I had the good fortune to travel with our new(ish) Senior Director of Glynwood’s Farm, Lynda Prim, to Colorado and New Mexico recently — here are a few highlights from our trip.
Our first stop was Slow Food Nations 2019 in Denver, a good food festival that has been happening for 11 years here in the States. Slow Food USA is an outgrowth of the international organization started by Carlo Petrini and a group of activists in 1986 at the site of a proposed McDonald’s in Rome.
I hosted a panel of hard cider makers - mostly from Colorado - who ranged from very small orchard-based cideries to much larger scale operations that use concentrated juice. The conversation amongst the producers was similar to the myriad talks with cider producers we have hosted here at Glynwood. Key themes transcend our regional foodsheds, namely: cider makers need to work together to help the sector succeed, there is a need for more public education around the varieties and unique attributes of hard cider, and apple growers and cider makers benefit from more opportunity to interact and strategize together.
Lynda was on a panel called the Innovative Farmer with Jack Algiere of Stone Barns; Bob Quinn, an organic farmer from Montana; Woody Tasch, a pioneer in mission-related investment who is an author and founder of Slow Money; and moderated by Meriwether Hardie, Chief of Staff at Bio-logical Capital. The panel underscored that while innovation is a critical and necessary part of farming, it is more important than ever to recognize that working with natural systems is paramount for the future of food. Lynda talked about the significance of the intersection between traditional agricultural knowledge and innovation for creating farm resilience and of emphasizing the “culture” in agriculture.
While at the event, Lynda and I had a chance to catch up with colleagues from all over the country including farmers like Paul Willis who co-founded Niman Ranch; chefs such as Steve Satterfield from Atlanta who is known for his efforts in reducing food waste; Emigdio Ballon, a Quechua descendent of the Inca people from Bolivia who is an expert in high altitude crops, including quinoa, amaranth, and potatoes and the Agricultural Director of the Pueblo of Tesuque. We attended a reception for indigenous farmers and food system activists where we met sheepherders from the Dine people in Arizona and Hispanic farm labor organizers. We met many other influencers, reporters, and non-profit leaders but there are too many to list as this was a well-attended event by representatives from across the spectrum of food and farming.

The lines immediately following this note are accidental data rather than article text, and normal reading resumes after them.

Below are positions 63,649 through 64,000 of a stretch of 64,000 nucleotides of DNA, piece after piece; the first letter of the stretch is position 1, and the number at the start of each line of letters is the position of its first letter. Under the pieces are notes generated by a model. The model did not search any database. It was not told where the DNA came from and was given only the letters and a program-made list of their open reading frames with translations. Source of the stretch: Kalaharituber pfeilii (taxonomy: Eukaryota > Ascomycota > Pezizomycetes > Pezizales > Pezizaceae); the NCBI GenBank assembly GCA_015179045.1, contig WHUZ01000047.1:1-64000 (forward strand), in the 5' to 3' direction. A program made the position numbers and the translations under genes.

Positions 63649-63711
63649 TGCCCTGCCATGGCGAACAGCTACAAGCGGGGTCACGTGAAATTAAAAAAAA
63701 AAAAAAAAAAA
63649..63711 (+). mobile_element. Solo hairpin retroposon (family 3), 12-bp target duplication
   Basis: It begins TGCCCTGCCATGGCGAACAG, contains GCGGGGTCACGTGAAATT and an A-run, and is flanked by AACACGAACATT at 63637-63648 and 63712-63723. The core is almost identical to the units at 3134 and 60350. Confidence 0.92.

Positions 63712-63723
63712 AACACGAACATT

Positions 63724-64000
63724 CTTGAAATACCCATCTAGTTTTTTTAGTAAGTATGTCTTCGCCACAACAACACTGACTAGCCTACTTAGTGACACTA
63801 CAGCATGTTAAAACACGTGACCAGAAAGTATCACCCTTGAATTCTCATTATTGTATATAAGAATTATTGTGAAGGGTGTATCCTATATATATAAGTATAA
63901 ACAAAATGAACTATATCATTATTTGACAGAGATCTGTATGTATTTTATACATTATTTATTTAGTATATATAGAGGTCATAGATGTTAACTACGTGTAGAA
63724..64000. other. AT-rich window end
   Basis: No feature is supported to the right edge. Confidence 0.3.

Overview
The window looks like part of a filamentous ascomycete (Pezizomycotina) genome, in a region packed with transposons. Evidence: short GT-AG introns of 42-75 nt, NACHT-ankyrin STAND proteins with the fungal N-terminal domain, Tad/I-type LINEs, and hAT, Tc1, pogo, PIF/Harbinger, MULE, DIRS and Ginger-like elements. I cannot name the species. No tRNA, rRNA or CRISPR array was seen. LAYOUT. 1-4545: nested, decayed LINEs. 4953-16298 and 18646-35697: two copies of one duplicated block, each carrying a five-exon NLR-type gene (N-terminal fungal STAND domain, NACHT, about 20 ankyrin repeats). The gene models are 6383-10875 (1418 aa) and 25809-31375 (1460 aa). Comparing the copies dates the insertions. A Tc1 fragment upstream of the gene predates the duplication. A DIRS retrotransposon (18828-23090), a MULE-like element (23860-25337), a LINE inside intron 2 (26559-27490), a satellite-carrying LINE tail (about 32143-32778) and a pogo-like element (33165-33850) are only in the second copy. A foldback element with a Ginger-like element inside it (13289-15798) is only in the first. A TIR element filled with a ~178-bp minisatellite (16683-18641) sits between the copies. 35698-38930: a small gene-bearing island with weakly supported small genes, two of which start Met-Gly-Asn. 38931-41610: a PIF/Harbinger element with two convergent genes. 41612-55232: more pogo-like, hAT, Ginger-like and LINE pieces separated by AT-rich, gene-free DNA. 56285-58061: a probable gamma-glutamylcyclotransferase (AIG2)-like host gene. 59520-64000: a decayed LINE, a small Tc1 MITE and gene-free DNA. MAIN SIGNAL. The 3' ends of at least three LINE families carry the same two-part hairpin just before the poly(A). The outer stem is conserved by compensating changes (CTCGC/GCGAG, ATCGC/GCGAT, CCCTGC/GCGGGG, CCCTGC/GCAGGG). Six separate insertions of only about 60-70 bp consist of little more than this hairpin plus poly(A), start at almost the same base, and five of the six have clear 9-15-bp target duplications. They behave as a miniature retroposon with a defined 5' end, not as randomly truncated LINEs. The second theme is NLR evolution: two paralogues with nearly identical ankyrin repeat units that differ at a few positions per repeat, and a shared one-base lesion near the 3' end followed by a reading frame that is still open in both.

A personal highlight of the event was learning to prepare injera (pictured) - that spongy, tangy bread made from teff flour instrumental to Ethiopian cuisine. We were taught by Genet Gabeye and her daughters, an Ethiopian family opening a restaurant in Denver. Their story from immigration to entrepreneurship while preserving the dignity of their culture was inspiring and touching. I’m pretty sure I can now make injera at home and will think of Genet and her daughters every time I do.
We spent the next couple of days in New Mexico visiting farmers and food leaders - relationships that Lynda had built while farming and working with various local food efforts in the Southwest for many years. Meetings included lunch with the cookbook author Deborah Madison, who is now working on a local grain effort, a visit to the Santa Fe Farmers Market where Lynda was a vendor and board member for 20 years (I’m loaded up with plenty of posole) and a visit to the Santa Clara pueblo to meet the artist and farmer Roxanne Swentzell.
We arrived at Roxanne’s permaculture homestead on the Pueblo that’s surrounded by trees dripping with apricots and her turkeys grazing beneath. As she invited us into her home, the first thing I noticed at the center of her kitchen was a grain mill powered by a modified bicycle fastened to a wooden island. “We eat a lot of ground corn,” she explained. Four years ago, Roxanne began an experiment in her Native American community to measure the health outcomes of adopting a pre-colonial, regional diet, called The Pueblo Food Experience (also a cookbook, “The Pueblo Food Experience Cookbook: Whole Food of Our Ancestors”). For three months, a dozen volunteers from several Pueblos agreed to eat foods that would have made up the typical diet before European contact - foods like rabbit, buffalo, amaranth, purslane, pinon nuts, corn, squash, and beans - and monitored basic health metrics such as weight, cholesterol, blood glucose, and blood pressure. Across the board, the individuals showed significant health improvements, including weight loss and reversal of diabetes symptoms, as well as the less easily measured benefit of reconnecting with their traditional food ways. The day before we arrived, Roxanne had kicked off another cohort with a pot luck dinner of native foods and she is speaking around the country to encourage other Native American communities to follow suit.
As we were leaving, Roxanne had one request for us -- that we stay in touch and encourage each other to keep doing the work to move toward a healthy and just food system. “It’s so inspiring to learn about work happening all over,” she said. “We need to help each other to keep it going.”
As we left her home, arms loaded with apricots, and then again later, flying back East above the arid landscape of the Southwest, buoyed by all that we had learned and experienced, I couldn’t agree with Roxanne more.